With his making and adapting Mirza echoes and sits across two quite different strands of innovative music culture. One is the world of the Jamaican soundsystem, the other the radical experiments of the BBC Radiophonic workshop. Both involved tinkering and adaptation and both found sweet spots between electronics, sound and music. Like Mirza, the people involved in these two apparently different areas did a lot of making, allowing their creations to become not just a vessel for sound, but an essential part of the sound: something that fundamentally changed the sound of sound.

Hold tight the rough ride

But what about Mirza's lifeworld musical affiliations? His interests and experiences are generationally and geographically typical. He's a product as much of the art school avant-garde as he is sweaty, outsized nightclubs where DJs Carl Cox and Sasha played house and techno to skinny bare-chested rave boys. He grew up listening to Detroit underground techno made by Jeff Mills and Mad Mike as well as London's homegrown litany of hybrids: hardcore, jungle and garage, and he's a long-time DJ who ran his own nights before and during art college. He still has a neat line in DJ sets where he mixes the sound of disrupted LED lights with transistor hum and if needs be, actual records too.

Jeff Mills 'The Bells' http://www.youtube.com/watch?v=9RVSNrH9hwU

Dillinja 'The Angels Fell' http://www.youtube.com/watch?v=Ij2GVjuXrxM

This is the thing: Mirza experienced our generational, nocturnal rewiring of electronic music first-hand. When you go to a nightclub you're often there for five or six hours straight, and he understands the power of physical music, the way a finely-tuned soundsystem can vibrate the inside of your cheekbones, and can be felt, palm on sternum, in the most literal and physical way possible. He knows the impact of sound and with his work, he invites you to feel as much as he does to hear and see. It's not cranked up to speaker stack levels, but it's physical music, nonetheless, whether it's the buzz, hum and hiss of disrupted electrical circuits or the experience of being inside his specially-constructed reverb chamber as his reversioning of Alvin Lucier's 'I am sitting in a room' plays out and over.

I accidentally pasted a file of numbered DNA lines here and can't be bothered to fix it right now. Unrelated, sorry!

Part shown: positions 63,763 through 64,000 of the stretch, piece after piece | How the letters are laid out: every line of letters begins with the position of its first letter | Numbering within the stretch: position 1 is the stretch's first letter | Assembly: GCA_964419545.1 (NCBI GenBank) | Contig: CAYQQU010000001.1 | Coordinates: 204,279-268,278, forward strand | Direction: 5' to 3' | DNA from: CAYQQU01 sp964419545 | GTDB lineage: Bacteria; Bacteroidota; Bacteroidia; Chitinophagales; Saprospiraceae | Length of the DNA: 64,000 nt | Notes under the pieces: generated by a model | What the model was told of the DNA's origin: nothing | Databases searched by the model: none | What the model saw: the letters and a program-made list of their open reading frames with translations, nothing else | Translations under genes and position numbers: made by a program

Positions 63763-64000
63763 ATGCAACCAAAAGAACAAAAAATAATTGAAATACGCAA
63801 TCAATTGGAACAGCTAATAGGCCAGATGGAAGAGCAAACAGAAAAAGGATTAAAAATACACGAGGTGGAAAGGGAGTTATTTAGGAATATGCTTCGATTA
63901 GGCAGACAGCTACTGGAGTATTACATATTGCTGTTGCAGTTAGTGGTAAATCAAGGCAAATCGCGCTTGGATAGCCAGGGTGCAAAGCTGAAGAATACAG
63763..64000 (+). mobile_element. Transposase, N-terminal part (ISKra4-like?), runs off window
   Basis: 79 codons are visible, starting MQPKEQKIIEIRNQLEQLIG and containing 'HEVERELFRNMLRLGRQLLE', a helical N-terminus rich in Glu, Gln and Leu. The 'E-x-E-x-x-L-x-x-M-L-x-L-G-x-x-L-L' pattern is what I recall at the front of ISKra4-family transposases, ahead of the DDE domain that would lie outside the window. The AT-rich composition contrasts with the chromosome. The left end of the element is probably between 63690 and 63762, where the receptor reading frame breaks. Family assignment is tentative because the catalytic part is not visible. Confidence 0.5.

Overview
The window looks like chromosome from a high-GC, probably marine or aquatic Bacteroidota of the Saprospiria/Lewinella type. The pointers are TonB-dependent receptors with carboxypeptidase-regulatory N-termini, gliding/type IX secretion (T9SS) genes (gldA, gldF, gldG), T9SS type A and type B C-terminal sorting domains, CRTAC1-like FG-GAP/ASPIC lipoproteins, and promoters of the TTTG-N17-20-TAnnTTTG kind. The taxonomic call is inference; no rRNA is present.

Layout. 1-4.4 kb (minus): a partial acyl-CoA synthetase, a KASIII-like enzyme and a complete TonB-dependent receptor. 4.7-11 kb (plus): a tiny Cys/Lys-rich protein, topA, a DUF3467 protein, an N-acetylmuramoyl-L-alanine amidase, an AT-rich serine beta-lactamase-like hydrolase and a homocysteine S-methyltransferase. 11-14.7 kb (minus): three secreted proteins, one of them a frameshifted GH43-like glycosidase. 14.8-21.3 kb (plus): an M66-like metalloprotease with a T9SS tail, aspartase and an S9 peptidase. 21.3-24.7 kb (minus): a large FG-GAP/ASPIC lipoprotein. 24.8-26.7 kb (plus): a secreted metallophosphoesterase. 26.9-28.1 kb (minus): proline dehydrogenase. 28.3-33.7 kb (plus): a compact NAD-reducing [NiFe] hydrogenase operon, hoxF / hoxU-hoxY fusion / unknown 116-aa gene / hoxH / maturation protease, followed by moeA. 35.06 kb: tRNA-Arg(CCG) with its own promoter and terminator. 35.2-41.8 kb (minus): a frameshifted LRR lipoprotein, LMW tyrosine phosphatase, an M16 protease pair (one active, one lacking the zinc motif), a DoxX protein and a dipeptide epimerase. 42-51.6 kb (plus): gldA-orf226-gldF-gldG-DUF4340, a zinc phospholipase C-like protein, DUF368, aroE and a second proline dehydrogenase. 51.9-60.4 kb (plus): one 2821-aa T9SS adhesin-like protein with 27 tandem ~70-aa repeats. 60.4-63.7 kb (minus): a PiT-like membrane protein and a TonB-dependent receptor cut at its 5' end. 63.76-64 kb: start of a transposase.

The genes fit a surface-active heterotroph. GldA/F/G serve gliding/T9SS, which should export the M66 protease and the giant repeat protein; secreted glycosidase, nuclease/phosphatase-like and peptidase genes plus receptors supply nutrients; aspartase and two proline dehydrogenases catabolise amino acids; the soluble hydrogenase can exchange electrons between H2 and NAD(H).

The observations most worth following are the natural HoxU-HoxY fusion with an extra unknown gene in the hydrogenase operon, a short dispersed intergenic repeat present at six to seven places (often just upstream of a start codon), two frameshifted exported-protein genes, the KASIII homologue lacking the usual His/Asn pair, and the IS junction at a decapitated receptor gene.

And here again, 'playing' the dimmer switch of a box of LED lights he's built, he rubs up close to people we think of as musicians. There is certainly shared musical DNA with extreme Finnish duo Pansonic who began releasing records in the 1990s. Describing their sound as 'raw, like horse meat' they made brutalised and rudimentary electronic records which had a distinct sound, mostly because, like Mirza, they made all their own instruments.

Pansonic 'Untitled' (Sahko) http://www.youtube.com/watch?v=v1f50AxqQiI